So, did I come away jaded with the Mouse ?   Is Walt Disney World truly the happiest place on earth?  Is it what this film says it is?  Is Disney a soulless, insidious corporation only looking after its bottom line?  Does it peddle happiness like a cheap commodity?  Does it attempt to control the very definition of happiness and force it on others by marketing into the subconscious of children through colorful characters?  Does Walt’s cryogenic head lie under the bowels of Spaceship Earth awaiting mourners like Stalin’s body?

And what of the faith I profess?  Can you love Christ and still approve of Disney?

Step out of your car and into the cabin of a written monorail headed towards the answers of these questions and more in this three part series:  Selling Happiness?  A Disney Insiders Thoughts on “Escape From Tomorrow”.

Por favor mantenganse alejado de las puertas …

 

********************************************************************************

What On The Waterfront Thinks – Oscar Series #6

(All media is telling you something.  This is the sixth post of a series where I take a look at the thoughts conveyed through Oscar winning movies. This isn’t a typical critique where I say I liked blah about the movie because of blahbity blah.  I’ll make an attempt to take a look at themes in general and on Jesus and Christianity.  Spoilers are a necessity on this so be warned!  I will assume you have already watched this movie.  Previous entry in series: The Deer Hunter.)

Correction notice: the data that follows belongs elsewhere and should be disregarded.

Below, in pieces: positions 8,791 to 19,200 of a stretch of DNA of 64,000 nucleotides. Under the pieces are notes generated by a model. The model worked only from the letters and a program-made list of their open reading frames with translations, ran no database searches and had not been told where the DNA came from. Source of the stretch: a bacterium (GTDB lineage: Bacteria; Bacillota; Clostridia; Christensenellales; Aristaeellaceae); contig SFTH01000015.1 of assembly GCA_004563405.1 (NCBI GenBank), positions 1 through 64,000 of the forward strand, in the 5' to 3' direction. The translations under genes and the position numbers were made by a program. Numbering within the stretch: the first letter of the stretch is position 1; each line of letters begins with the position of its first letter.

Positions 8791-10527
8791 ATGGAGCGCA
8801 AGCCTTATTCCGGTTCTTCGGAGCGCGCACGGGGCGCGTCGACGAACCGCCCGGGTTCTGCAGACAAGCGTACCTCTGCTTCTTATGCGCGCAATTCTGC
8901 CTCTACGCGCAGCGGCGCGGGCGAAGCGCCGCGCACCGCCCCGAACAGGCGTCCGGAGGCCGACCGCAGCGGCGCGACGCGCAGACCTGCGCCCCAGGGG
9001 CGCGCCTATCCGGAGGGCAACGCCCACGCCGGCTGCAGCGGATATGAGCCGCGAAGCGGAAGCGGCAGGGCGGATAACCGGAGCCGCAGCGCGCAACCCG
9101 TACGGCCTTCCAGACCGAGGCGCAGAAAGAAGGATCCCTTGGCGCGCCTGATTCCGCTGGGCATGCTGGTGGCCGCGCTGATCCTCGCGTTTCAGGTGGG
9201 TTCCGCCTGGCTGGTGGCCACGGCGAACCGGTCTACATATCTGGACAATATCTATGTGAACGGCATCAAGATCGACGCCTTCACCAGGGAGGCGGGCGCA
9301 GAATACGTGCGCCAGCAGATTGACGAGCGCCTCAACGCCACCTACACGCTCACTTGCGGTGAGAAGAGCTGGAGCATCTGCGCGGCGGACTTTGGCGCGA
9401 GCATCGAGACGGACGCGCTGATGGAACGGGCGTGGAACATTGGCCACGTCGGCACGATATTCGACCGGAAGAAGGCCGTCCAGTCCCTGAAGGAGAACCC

On The Waterfront

Best Picture, Best Actor (Marlon Brando), Best Supporting Actress (Eva Marie Saint), Best Writing, Best Director (Elia Kazan) – 1954

“Some people think the Crucifixion only took place on Calvary.  Well, they better wise up!” – Father Barry

On The Waterfront thinks that evil prevails when good men are more concerned about suffering for doing good than the good itself.  On the Waterfront is in many ways a follow up to the thinking in Gentleman’s Agreement, Elia Kazan’s first Academy Award Best Picture winner (which will be discussed next in the series).  Gentleman’s Agreement focused on the necessity of action in individual, small, everyday ways to combat society wide prejudice.  On the Waterfront addresses the need for dynamic and bold action by community to protect itself.